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Donor Stewardship for Nonprofits – Obligation to Opportunity

Stop just “checking the box” for your nonprofit stewardship program and celebrate the riches a vibrant and creative program can bring you, your donors, and those you serve.

So often, I find that nonprofits view stewardship as an obligation, dare I say burden, to “check the box” of gratitude to donors. Send a thank you letter in 24 – 32 hours? Check. Send an annual report, where the donor will find their name noted in their respective giving level? Check. Invite them to a groundbreaking or building dedication? Check. Stewardship accomplished.

Scaffolding to Build Long-Term Donor Relations

While a “check list mindset” fulfills the obligation of stewardship, it doesn’t serve the donor or your mission optimally. In fact, it represents lost opportunity. To understand the immense opportunity a thoughtful, strategic nonprofit stewardship plan affords, consider stewardship as scaffolding that will help you build long-term, deep relations with your donors.

What might that scaffold look like? No surprise, once a donor makes that first gift, the scaffold base is set. Often, however, the first thing we do as fundraisers is “slot” that donor into the appropriate giving level. Perhaps they made a small, first-time gift to your annual appeal. Or they made a first-time leadership level gift to a special appeal. No doubt, giving levels are certainly one filter you may use to help develop a matrix of stewardship tactics for your donors.

Listen to Your Donors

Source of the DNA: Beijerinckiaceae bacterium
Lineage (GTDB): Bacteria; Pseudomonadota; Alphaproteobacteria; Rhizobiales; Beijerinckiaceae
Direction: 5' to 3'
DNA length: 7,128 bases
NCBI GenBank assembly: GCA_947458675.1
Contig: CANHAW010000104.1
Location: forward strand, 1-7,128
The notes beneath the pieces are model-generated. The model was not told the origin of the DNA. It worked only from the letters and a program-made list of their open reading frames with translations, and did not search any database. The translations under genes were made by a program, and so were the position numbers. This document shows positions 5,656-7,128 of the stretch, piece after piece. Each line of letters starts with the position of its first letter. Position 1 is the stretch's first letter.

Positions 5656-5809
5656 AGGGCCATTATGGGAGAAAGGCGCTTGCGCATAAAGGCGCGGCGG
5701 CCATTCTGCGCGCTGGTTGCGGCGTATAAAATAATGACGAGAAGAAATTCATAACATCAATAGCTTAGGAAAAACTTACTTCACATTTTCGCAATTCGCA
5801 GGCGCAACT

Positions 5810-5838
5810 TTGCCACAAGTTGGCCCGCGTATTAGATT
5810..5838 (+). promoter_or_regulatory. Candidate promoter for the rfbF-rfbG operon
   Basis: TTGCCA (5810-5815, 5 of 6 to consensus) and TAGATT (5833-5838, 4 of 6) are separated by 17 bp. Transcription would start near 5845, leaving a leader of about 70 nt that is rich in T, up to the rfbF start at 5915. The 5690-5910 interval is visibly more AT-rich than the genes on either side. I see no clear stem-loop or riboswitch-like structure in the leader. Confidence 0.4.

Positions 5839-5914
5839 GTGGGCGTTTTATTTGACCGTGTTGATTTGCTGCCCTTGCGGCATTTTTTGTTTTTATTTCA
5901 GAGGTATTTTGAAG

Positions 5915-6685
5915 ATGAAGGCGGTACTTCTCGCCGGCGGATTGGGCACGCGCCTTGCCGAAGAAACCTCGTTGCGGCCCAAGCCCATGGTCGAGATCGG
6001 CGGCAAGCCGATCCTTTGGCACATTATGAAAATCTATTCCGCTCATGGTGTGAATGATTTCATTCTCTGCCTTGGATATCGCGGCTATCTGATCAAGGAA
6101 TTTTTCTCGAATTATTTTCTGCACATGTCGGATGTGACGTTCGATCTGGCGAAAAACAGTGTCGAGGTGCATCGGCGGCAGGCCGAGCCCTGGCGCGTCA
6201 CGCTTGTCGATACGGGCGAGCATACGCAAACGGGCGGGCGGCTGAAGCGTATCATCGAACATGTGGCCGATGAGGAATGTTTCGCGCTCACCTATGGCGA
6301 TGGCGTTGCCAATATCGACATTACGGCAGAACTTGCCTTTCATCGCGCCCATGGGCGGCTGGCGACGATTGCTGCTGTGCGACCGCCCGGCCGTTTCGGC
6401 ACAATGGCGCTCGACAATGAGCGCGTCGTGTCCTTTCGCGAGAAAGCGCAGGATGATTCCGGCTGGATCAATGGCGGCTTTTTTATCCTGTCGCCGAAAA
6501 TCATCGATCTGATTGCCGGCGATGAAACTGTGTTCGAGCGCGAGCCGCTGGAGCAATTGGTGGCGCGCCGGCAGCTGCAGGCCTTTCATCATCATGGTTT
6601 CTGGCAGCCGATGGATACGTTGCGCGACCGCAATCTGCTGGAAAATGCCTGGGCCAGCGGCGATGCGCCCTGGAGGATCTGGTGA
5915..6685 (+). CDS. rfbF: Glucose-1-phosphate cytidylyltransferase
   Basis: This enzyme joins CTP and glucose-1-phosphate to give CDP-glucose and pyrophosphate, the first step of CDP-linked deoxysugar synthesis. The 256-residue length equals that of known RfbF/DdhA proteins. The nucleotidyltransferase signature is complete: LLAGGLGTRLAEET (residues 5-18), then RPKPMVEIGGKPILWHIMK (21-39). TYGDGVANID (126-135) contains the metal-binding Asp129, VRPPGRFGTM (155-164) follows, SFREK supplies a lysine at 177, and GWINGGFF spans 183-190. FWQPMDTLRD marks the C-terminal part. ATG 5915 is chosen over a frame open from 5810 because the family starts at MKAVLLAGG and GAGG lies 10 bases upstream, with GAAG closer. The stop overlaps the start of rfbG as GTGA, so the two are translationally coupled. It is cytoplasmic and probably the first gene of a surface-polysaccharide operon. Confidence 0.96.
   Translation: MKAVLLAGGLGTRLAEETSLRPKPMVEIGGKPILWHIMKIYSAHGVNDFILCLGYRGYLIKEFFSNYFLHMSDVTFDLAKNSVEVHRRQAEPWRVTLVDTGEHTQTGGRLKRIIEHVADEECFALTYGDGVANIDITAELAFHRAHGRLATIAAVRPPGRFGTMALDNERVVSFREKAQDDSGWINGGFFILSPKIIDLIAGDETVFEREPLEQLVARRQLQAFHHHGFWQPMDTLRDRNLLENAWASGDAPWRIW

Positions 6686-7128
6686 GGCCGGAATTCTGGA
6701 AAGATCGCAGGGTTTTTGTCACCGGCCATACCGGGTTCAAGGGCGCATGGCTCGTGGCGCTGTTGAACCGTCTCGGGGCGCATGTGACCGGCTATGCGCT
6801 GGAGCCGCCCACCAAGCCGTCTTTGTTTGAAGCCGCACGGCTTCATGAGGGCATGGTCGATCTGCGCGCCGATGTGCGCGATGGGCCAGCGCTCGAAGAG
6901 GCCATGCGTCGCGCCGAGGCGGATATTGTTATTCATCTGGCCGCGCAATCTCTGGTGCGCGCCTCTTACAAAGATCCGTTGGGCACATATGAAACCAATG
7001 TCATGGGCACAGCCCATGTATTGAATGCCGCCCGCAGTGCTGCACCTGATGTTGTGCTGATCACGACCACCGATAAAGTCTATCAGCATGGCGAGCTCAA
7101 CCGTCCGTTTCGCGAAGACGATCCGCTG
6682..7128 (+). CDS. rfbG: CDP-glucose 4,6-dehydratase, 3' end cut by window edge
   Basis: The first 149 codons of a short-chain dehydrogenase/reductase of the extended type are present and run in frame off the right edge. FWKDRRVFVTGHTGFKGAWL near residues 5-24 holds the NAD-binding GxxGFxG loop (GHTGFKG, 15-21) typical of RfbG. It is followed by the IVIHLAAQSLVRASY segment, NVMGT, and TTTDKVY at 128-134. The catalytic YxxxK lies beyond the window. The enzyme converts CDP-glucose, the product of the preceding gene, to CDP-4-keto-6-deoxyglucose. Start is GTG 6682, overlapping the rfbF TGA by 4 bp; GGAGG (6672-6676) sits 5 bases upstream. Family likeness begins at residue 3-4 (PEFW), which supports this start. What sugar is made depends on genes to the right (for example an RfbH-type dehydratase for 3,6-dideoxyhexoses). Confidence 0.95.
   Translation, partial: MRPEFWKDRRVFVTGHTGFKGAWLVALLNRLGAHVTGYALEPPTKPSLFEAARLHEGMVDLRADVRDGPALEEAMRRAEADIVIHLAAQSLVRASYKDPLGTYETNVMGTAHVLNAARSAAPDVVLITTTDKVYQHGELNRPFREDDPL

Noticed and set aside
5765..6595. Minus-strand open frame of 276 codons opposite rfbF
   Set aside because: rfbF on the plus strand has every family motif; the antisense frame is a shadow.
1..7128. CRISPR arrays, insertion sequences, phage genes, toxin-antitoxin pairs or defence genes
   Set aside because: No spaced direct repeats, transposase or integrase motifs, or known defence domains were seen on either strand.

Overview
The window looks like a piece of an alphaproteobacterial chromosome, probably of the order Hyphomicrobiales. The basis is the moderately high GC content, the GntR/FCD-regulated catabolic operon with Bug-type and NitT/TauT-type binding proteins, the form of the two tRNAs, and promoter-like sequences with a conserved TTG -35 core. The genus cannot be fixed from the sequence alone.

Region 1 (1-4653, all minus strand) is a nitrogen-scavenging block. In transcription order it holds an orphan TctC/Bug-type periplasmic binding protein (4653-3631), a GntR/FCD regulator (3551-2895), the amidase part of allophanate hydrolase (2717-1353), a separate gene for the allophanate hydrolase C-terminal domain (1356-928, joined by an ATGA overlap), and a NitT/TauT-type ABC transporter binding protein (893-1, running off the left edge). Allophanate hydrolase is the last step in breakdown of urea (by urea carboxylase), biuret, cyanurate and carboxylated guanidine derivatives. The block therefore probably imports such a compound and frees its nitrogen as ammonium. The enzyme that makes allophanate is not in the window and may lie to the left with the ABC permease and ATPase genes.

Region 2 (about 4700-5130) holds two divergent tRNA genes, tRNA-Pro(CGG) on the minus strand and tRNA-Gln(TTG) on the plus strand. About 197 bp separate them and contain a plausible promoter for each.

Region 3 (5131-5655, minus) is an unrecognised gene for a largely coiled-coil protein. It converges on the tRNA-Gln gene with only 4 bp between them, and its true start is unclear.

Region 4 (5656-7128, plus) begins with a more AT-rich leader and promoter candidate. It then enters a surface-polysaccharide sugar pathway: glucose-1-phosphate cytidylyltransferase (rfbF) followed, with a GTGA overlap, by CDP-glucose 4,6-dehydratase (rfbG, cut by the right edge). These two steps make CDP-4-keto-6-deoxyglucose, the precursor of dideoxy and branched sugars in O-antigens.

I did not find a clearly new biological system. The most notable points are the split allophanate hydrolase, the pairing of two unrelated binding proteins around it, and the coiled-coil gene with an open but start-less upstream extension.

However, I would suggest that to truly leverage the full opportunity of stewarding that gift is to consider a variety of factors or filters to guide your stewardship plan for that donor. For example, if a donor signals an interest in a particular area of your mission. That can be a powerful cue for you for future engagement and communication with them. Send notes updating them on special accomplishments made possible because of their gift. For example, one hospital who held a capital campaign to update their intensive care unit in 2019, sent notes out in 2020 to say to the donor to that campaign that they were “pandemic heroes” too, because there had been no greater need for the most expansive and up-to-date intensive care unit then during the pandemic. Mind you, the campaign that had made that unit possible had been held several years before that time. Donors had received thank you notes, etc. But, this was a rare and perfect opportunity to point to their generosity with a meaningful and heartfelt message of gratitude. Those kind of messages reinforce donors’ decisions to invest in your mission as a way to truly make a difference.